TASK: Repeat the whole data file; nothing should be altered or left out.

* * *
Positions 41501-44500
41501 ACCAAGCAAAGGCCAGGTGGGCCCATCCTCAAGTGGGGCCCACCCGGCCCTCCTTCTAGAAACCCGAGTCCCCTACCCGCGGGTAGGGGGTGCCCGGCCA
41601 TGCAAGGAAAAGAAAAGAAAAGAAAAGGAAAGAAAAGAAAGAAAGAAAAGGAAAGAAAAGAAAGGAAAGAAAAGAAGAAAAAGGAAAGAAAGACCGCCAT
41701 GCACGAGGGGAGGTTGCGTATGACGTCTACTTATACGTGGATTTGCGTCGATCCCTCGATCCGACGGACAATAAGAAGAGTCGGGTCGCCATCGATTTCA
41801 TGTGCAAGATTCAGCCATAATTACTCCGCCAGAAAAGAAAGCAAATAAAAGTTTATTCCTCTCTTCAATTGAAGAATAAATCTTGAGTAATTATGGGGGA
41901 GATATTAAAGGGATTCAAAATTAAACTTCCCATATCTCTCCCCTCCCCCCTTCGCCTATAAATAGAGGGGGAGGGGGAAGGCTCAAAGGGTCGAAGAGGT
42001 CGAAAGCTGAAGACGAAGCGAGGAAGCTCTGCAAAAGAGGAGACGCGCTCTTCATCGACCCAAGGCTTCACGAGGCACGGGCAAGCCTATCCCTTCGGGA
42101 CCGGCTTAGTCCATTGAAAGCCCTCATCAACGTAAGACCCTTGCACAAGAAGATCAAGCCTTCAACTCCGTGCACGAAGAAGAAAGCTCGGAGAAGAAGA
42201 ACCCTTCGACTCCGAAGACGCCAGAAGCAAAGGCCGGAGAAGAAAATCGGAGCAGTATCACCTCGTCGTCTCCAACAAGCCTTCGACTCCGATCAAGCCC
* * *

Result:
Positions 41501-44500
41501 ACCAAGCAAAGGCCAGGTGGGCCCATCCTCAAGTGGGGCCCACCCGGCCCTCCTTCTAGAAACCCGAGTCCCCTACCCGCGGGTAGGGGGTGCCCGGCCA
41601 TGCAAGGAAAAGAAAAGAAAAGAAAAGGAAAGAAAAGAAAGAAAGAAAAGGAAAGAAAAGAAAGGAAAGAAAAGAAGAAAAAGGAAAGAAAGACCGCCAT
41701 GCACGAGGGGAGGTTGCGTATGACGTCTACTTATACGTGGATTTGCGTCGATCCCTCGATCCGACGGACAATAAGAAGAGTCGGGTCGCCATCGATTTCA
41801 TGTGCAAGATTCAGCCATAATTACTCCGCCAGAAAAGAAAGCAAATAAAAGTTTATTCCTCTCTTCAATTGAAGAATAAATCTTGAGTAATTATGGGGGA
41901 GATATTAAAGGGATTCAAAATTAAACTTCCCATATCTCTCCCCTCCCCCCTTCGCCTATAAATAGAGGGGGAGGGGGAAGGCTCAAAGGGTCGAAGAGGT
42001 CGAAAGCTGAAGACGAAGCGAGGAAGCTCTGCAAAAGAGGAGACGCGCTCTTCATCGACCCAAGGCTTCACGAGGCACGGGCAAGCCTATCCCTTCGGGA
42101 CCGGCTTAGTCCATTGAAAGCCCTCATCAACGTAAGACCCTTGCACAAGAAGATCAAGCCTTCAACTCCGTGCACGAAGAAGAAAGCTCGGAGAAGAAGA
42201 ACCCTTCGACTCCGAAGACGCCAGAAGCAAAGGCCGGAGAAGAAAATCGGAGCAGTATCACCTCGTCGTCTCCAACAAGCCTTCGACTCCGATCAAGCCC